Tag: Czerny

Body Awareness

Recently I am trying to explore more on how to bring students’ attention towards engaging their bodies in the playing.

What do I mean by “body awareness”?

In piano playing, especially in the initial stage of the learning process, many teachers and students place their focus on the fingers and hand shape etc. It is not wrong, and in fact it is quintessential that one should have proper finger stand, in addition to a firm hand grip and right control of the palm muscles. Yet, without the incorporation of the whole body and the energy transfer from it, one’s playing is to a certain extent limited.

In this video, I show briefly how you can start incorporating some body movement into your playing. It is of utmost importance that one should feel free and movable (as opposed to being rigid) at the piano.







Cheers and until next time,

Teresa Wong


P.S. Please give me some comments on the video and/or any other related videos/posts as I have recently received quite some positive feedback on videos especially regarding this topic, thank you.

Joy and Teresa: The Viennese March

November 4, 2012

Joy Chan and Teresa Wong play “The Viennese March” by Carl Czerny.


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Pianist-Composers of the Romantic and “Impressionists” periods

[anti-rclick]September 5, 2011

Pianist-Composers of the Romantic and “Impressionists” periods were writing in new forms and in a new harmonic language. The following post briefly describes how these composers were influenced by the masters of the past.


The composing tradition of Chopin‘s “Etudes” Opus 10 and 25 can be traced back to the practice of Baroque period, when Scarlatti’s “Essercizi” and Bach’s “Well-Tempered Clavier” were served as keyboard exercises. Then classical composers like Cramer, Clementi, Czerny and Moscheles wrote exercises for building up technique of piano playing.

Chopin was especially influenced by Bach. For instance, in his “Etude Op. 10 No. 1 in C major”, the harmonic movement and improvisatory writing are similar to those in the first Prelude of Bach’s Well-Tempered Clavier Book I. In the fourth movement of “Piano Sonata Op.2”, the use of unison in both hands implies four-part harmony and shows contrapuntal ambiguities, which are similar to Bach’s writing in violin suite or suites for other single-line instruments. The middle section of “Polonaise in F# minor, Op. 44” has also the same writing. Playing melody with thumb in “Prelude in F# minor, Op.2 No.8” shows influence from Mozart’s “Sonata in A Major, K.311” (the right hand part) and Beethoven’s “Waldstein” sonata (the left hand part). Chopin also adopted the idea of writing piano concertos from composers like Hummel, Kalkbrenner and John Field.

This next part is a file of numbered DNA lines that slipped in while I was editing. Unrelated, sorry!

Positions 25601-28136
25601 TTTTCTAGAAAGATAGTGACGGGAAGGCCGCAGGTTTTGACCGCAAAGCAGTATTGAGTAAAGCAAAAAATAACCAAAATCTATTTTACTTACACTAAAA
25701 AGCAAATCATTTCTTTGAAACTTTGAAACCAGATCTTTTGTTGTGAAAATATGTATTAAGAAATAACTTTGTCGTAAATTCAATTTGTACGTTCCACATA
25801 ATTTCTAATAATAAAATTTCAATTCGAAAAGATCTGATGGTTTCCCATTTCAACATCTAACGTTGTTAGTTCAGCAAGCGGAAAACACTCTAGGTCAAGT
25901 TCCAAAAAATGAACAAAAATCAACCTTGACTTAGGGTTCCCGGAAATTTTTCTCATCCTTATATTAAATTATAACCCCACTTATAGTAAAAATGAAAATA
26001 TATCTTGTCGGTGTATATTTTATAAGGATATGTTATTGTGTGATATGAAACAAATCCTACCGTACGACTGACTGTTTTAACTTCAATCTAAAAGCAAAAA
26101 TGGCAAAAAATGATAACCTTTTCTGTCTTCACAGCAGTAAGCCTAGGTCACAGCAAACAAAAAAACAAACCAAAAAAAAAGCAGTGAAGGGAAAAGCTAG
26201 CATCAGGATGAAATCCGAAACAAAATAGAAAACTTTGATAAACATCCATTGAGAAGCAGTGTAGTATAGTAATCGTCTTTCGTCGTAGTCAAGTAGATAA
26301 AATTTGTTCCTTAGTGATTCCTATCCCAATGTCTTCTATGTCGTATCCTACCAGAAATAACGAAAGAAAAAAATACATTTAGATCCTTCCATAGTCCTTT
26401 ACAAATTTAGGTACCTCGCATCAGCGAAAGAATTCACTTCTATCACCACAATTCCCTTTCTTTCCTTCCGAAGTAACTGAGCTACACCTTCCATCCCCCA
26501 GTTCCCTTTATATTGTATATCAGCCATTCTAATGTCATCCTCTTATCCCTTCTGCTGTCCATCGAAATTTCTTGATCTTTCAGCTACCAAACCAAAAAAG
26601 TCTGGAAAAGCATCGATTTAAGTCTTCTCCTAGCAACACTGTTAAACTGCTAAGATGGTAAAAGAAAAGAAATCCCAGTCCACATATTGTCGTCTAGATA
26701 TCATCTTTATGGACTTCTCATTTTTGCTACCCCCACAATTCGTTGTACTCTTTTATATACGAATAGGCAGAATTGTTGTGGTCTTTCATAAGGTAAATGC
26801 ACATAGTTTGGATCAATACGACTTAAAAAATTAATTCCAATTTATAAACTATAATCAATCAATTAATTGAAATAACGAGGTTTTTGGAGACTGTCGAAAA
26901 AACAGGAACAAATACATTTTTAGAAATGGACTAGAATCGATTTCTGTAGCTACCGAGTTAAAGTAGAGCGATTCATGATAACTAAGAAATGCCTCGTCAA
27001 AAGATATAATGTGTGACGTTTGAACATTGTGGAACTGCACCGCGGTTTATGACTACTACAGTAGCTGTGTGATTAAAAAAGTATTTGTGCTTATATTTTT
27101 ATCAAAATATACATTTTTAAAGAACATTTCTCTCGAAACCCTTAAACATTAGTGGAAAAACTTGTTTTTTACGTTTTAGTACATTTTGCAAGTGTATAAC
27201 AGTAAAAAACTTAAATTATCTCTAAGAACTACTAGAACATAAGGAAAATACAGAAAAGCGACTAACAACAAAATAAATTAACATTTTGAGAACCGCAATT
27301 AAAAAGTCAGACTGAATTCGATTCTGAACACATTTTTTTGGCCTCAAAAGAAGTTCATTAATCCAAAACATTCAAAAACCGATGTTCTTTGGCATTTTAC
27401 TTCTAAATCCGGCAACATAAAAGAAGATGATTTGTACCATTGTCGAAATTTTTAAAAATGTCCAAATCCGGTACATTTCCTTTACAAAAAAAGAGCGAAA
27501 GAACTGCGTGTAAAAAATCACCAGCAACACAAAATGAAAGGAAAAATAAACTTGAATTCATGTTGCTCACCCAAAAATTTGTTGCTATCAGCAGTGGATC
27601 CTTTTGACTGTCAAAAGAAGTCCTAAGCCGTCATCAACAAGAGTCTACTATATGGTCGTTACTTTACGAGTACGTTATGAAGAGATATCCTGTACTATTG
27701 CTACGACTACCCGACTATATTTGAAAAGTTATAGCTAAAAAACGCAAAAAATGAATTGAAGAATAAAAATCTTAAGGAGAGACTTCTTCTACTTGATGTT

Liszt studied with Czerny (piano technique) and Salieri (theory) when he was young. He had a huge repertoire for his solo recital, like pieces by Bach, Beethoven, Mozart, Hummel, and was much influenced by them. In “Reminiscences de Don Juan”, Liszt transcribed Mozart’s opera “Don Giovanni”, from which one some elements are adopted, like materials from overture and aria. However, he recreated from them a virtuosic, dramatic piece of music in Lisztian style.

In his “Piano Sonata No.3 in F Minor, Op.5” (1853), Brahms used classical sonata form in the first mvoement, and linked various movements by thematic transformation, which is especially distinctive that themes are broken up into smaller components. It is called thematische Arbeit that is a characteristic of the Viennese classicists, like Haydn, Mozart, and Beethoven. But with the truly romantic harmony and texture, the pieces is a combination of classical and romantic style. In “Variations and Fugue on a Theme by Handel, Op.24” (1861), the Baroque aria theme is transformed into different characters and textures so that the whole piece is in fact in Romantic style. The writing of fugue combines the Bachian style and the Romantic idiom. It has all kinds of traditional fugal writing. But as the music moves, the texture becomes thicker and the writing more complex that show influence from Beethoven’s “32 Variations”, “Eroica Variations”, and “Diabelli Variations”.